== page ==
I recently graduated with my Master of Arts degree in Religion. Graduation weekend at my small school, resembling something like the Easter Triduum with black hats and robes, was packed with various ceremonies. First there was the traditional Baccalaureate Mass (followed by the kind of reception where you could make dinner out of the hors d’oeuvres). Saturday afternoon was the actual graduation ceremony. Long, boring, pomp and circumstance, typical.
In all, I participated in five graduation events. But something in between these ceremonies, something small yet moving, will stick in my memory as the occasion of my “real” graduation.
My school has an annual tradition of a lay sending ceremony, a small ceremony sandwiched in between the Baccalaureate Mass and Graduation. This event, planned completely by students, serves as an opportunity to recognize lay students and bless them and the work that they will do for the Church. Most of my classmates were receiving a Master of Divinity degree and desired to work in some form of ministry. Many of them had field placements to supplement their classroom education, and they had been working at hospitals, prisons, churches, and schools. I, on the other hand, had spent my two years at graduate school distancing myself from this kind of education. Interested only in an academic approach to religion and the Church, I have never considered myself a “lay minister.” I struggle to even identify myself as Catholic, often referring to myself as “catholic with a lowercase ‘c.’” Yet by an accident of miscommunication and misunderstanding, I found myself on the couches of the school lobby helping plan this year’s lay sending ceremony. And I didn’t leave. As my classmates started to discuss their vision for this ceremony, I wrestled with feelings of, “This is unnecessary and it doesn’t even pertain to me,” and, “But maybe if I helped craft the lay sending, it could.”
To give credit where it is due, my classmates played a much greater role than I did in preparing the lay sending ceremony. I voted on a few songs and presiders, but I wasn’t sure if my voice even belonged in this event. While I had made a sharp distinction between myself and the M.Div. students, the school had made that distinction even clearer. Because we were not included in emails about M.Div potlucks or extra classes on ministerial topics, my fellow MA students and I often felt like outsiders. We created our own community, though, hiding under stacks of books with gin and tonics and weekly episodes of Gossip Girl to give our thesis-weary brains some much-needed rest. And yet, as the event unfolded in front of me that Saturday morning, I knew I belonged. It was the kind of gut feeling of belonging and welcome that is rare and should be treasured—- the feeling you get when the mailman knows your name or when you look at the spring flowers blooming in median and think, “I remember you from last year!”—- the feeling of home.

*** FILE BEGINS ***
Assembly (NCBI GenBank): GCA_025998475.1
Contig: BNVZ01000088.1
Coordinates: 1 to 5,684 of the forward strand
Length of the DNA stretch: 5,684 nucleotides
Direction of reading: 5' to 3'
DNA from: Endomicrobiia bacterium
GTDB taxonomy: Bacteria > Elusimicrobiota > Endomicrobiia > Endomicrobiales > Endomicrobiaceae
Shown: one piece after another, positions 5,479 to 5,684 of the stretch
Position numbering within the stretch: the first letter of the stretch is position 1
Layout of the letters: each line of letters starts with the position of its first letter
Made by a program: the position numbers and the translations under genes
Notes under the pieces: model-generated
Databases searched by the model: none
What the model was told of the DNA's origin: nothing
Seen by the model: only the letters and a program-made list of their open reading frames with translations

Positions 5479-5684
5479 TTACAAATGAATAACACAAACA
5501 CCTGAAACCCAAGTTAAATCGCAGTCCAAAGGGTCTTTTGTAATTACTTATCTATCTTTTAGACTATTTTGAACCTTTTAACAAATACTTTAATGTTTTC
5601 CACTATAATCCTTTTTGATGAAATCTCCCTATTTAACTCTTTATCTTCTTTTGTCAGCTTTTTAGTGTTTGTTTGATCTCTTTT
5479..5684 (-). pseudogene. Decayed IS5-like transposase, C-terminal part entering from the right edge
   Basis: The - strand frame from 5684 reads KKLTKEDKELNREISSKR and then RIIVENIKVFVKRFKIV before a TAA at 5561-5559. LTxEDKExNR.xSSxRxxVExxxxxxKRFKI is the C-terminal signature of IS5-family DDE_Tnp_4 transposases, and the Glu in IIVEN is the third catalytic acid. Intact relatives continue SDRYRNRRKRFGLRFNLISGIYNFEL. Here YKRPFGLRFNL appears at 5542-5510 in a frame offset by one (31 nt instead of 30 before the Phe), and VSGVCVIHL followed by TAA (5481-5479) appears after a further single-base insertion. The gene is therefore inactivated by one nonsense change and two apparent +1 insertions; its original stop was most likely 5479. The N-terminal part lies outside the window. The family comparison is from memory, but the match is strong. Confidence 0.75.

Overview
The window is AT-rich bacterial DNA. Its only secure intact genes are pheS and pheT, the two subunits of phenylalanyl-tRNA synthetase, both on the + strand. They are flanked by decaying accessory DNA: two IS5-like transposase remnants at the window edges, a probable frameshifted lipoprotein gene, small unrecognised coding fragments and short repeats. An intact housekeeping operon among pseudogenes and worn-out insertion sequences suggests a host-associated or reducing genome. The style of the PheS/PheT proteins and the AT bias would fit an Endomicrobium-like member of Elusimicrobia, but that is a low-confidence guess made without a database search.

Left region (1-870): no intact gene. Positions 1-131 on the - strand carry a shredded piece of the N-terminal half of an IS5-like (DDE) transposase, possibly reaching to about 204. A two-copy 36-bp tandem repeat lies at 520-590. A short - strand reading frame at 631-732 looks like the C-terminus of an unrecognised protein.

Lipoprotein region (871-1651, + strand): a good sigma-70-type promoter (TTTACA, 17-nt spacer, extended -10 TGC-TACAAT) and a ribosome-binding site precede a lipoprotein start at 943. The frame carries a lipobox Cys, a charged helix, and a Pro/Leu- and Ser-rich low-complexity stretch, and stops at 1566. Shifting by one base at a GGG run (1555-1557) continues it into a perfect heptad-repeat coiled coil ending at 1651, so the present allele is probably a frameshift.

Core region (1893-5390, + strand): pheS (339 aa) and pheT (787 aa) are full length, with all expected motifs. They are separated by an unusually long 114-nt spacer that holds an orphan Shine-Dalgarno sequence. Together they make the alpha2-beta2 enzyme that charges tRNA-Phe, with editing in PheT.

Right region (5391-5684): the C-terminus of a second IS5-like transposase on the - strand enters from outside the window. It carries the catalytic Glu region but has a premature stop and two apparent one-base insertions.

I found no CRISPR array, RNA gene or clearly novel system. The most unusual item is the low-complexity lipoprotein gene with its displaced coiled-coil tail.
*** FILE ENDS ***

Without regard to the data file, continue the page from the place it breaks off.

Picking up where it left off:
The ceremony included readings from scripture, some songs, and a speech by a beloved professor (a female, which we were very intentional about). Then, we were invited to come up one by one and receive a blessing from our presiders, two kind professors who have helped form us into better ministers. As the choir, made up of friends, sang the Litany of the Saints, I felt pulled into the significance of the ceremony. Despite struggling with the Church on issues like women’s ordination, homosexuality, and the sexual abuse crisis, my friends were committing to a life of ministry. They may not believe that the Church is good, but they do believe that it can be. They may never make enough money to pay off their student loans, but they believe that their call is worth it anyway. And though I am not setting out to be a “minister” in the typical sense of the word, I desired to be blessed and formally sent to be an active lay member of the Church. Because I do believe that the Church can be good, and I do believe that the call is
worthwhile. The ceremony helped me see that I have found a home in the Church, both beautiful and flawed, and upon graduating I feel better prepared to share it with others. The ceremony also helped me to see that we are all called: those who aspire to be academics and those who long to show God’s love in hospitals and high schools. And, upon finding a community that embraces us and helps us feel like we’ve found a home, we are all sent.
Brittney Smith is a recent graduate of the Graduate Theological Union/Jesuit School of Theology in Berkeley, CA. This summer, she will say goodbye to redwood trees and return to Texas, the motherland, to begin work as a chapel and event coordinator. This picture, taken from her porch in Berkeley, has been burned into her memory as the place where she continually found her self being called and sent.
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